AUBURN — Some Cayuga County legislators are fed up with the apparently little progress made on selling the former county nursing home in Sennett to Auburn Community Hospital.
Nearly a year ago, ACH submitted a certificate of need to the state Department of Health to relocate the Finger Lakes Center for Living, the nursing home operated by the hospital, to the vacant former home at 7451 County House Road. The move, ACH had said, would double the number of private rooms available and allow for more occupational and physical therapy programs.
In October, Gov. Andrew Cuomo signed legislation authorizing the county to sell or lease the Sennett property, which closed in 2015 after merging with Mercy Health & Rehabilitation Center in Auburn, now The Commons on St. Anthony.
Legislators at a Government Operations Committee meeting Tuesday night asked county attorney Fred Westphal and county administrator J. Justin Woods for updates on where the potential sale or lease stood.
Legislator Paul Pinckney said he recalled asking for an appraisal of the building almost a year ago, and thought last fall legislators had set a deadline of October through Jan. 1 for an answer from the hospital as to what it would do concerning the property.
Westphal said he understood the cost of the renovations to the former nursing home had increased, and the hospital was not awarded state funding it had applied for last year. Jason Lesch, chief financial officer of ACH, had told The Citizen last year that upgrading the County House Road facility would cost about $4.6 million and it had applied for a $3.5 million grant through the Statewide Health Care Facility Transformation Program. If the hospital was not awarded that funding, Lesch said it would apply again the following year. Westphal said Tuesday he believed ACH was doing that.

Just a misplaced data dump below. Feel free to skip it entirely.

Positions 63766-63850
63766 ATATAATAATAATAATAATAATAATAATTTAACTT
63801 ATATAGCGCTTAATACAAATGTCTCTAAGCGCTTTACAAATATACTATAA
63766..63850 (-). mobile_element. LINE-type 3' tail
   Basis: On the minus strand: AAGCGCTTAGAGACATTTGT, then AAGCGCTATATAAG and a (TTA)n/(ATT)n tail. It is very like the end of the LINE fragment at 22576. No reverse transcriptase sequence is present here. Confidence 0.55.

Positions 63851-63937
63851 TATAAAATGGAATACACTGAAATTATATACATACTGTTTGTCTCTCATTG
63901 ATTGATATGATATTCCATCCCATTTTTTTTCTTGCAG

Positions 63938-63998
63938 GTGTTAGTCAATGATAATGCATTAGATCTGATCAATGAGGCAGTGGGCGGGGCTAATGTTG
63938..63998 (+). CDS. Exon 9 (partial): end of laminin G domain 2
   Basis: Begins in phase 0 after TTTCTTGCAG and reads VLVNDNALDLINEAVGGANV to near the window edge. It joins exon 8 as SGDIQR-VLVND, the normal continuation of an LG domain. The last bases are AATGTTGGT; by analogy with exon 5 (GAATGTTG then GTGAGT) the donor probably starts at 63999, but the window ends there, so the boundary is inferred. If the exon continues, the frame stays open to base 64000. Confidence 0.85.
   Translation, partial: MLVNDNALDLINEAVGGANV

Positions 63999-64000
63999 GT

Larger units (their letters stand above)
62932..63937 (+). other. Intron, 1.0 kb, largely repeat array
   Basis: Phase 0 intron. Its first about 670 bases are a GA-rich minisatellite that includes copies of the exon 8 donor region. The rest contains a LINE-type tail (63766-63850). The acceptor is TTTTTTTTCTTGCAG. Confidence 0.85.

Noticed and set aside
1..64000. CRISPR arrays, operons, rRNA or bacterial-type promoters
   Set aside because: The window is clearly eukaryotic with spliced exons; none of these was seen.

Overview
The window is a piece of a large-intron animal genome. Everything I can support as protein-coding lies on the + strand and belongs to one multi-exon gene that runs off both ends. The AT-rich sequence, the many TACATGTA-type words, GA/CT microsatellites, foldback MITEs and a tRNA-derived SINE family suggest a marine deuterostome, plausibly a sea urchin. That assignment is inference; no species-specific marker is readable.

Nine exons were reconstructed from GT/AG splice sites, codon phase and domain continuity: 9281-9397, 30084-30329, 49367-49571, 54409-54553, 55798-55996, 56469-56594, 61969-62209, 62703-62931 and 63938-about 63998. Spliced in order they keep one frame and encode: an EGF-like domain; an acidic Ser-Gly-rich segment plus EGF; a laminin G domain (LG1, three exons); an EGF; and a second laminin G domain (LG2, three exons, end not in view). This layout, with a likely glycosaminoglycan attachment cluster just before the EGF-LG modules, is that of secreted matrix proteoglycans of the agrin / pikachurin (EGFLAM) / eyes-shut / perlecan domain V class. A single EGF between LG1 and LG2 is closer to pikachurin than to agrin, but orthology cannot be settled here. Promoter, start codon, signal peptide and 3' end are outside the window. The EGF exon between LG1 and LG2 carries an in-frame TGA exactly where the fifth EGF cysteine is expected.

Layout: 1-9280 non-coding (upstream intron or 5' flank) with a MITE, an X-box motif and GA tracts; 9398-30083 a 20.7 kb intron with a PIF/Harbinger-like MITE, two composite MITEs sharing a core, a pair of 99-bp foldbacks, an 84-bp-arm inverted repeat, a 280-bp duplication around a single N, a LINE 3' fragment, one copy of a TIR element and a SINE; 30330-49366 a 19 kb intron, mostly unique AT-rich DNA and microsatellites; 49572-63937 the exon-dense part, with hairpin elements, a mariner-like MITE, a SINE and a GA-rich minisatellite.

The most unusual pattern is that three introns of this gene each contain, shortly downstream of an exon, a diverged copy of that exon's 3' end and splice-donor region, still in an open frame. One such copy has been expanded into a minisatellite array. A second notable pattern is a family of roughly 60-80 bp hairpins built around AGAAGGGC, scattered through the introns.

Woods said he gathered the hospital wanted to move forward with a deal, but did not have the resources. He recently talked to ACH CEO Scott Berlucchi.
"I spoke with Scott and said, 'If you're interested, then we've got to get this deal done, and if you're not interested, or you don't have the resources to proceed and that precludes you from being interested, then we understand, but we can't keep carrying the costs for you until you do have the funds,'" Woods said. "This prompted a subsequent call that we had, where he said they're interested regardless whether they get the funds to do the project, or they're looking at other opportunities out there. They're interested and they're looking to get it done."
Westphal said he felt the next step would be get an appraisal done. He has a contract and purchase offer in hand, he added.
"I would like to see everybody move forward with the transfer of ownership," said Legislator Tucker Whitman. "Otherwise, I would like to see some sort of resolution in the next month or so that says, 'After 90 days, we're going to move on to Plan B and do something else with this building.' It's just sitting there. It's kind of our hot potato at the moment."
Pinckney said he, too, would like to see a deadline.
"I'm all in favor of a drop-dead date," he said. "If they can't move that fast, then that's not the direction to go, but we can't let this linger around another 12 months."
Woods said he agreed, and he didn't expect it would take that long.